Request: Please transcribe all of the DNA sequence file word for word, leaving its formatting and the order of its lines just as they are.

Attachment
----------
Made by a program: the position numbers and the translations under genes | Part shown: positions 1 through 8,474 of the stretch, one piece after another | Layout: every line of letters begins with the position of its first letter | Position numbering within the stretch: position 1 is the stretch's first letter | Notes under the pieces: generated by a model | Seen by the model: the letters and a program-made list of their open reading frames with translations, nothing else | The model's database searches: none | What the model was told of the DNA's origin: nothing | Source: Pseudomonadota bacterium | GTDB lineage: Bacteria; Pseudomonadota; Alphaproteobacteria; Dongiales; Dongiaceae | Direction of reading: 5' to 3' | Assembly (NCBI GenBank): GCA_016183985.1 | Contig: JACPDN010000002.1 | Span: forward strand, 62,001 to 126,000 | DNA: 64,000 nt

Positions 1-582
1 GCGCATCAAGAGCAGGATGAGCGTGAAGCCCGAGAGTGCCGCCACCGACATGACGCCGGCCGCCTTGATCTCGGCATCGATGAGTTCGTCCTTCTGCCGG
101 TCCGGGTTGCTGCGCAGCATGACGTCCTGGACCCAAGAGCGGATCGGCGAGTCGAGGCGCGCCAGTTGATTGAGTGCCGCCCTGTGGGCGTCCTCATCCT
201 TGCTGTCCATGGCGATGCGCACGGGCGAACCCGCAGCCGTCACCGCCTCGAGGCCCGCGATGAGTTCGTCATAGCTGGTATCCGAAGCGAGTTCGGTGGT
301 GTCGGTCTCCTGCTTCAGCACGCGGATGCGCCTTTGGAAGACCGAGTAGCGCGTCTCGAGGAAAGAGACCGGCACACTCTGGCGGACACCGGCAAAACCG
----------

Made by a program: the position numbers and the translations under genes | Part shown: positions 1 through 8,474 of the stretch, one piece after another | Layout: every line of letters begins with the position of its first letter | Position numbering within the stretch: position 1 is the stretch's first letter | Notes under the pieces: generated by a model | Seen by the model: the letters and a program-made list of their open reading frames with translations, nothing else | The model's database searches: none | What the model was told of the DNA's origin: nothing | Source: Pseudomonadota bacterium | GTDB lineage: Bacteria; Pseudomonadota; Alphaproteobacteria; Dongiales; Dongiaceae | Direction of reading: 5' to 3' | Assembly (NCBI GenBank): GCA_016183985.1 | Contig: JACPDN010000002.1 | Span: forward strand, 62,001 to 126,000 | DNA: 64,000 nt

Positions 1-582
1 GCGCATCAAGAGCAGGATGAGCGTGAAGCCCGAGAGTGCCGCCACCGACATGACGCCGGCCGCCTTGATCTCGGCATCGATGAGTTCGTCCTTCTGCCGG
101 TCCGGGTTGCTGCGCAGCATGACGTCCTGGACCCAAGAGCGGATCGGCGAGTCGAGGCGCGCCAGTTGATTGAGTGCCGCCCTGTGGGCGTCCTCATCCT
201 TGCTGTCCATGGCGATGCGCACGGGCGAACCCGCAGCCGTCACCGCCTCGAGGCCCGCGATGAGTTCGTCATAGCTGGTATCCGAAGCGAGTTCGGTGGT
301 GTCGGTCTCCTGCTTCAGCACGCGGATGCGCCTTTGGAAGACCGAGTAGCGCGTCTCGAGGAAAGAGACCGGCACACTCTGGCGGACACCGGCAAAACCG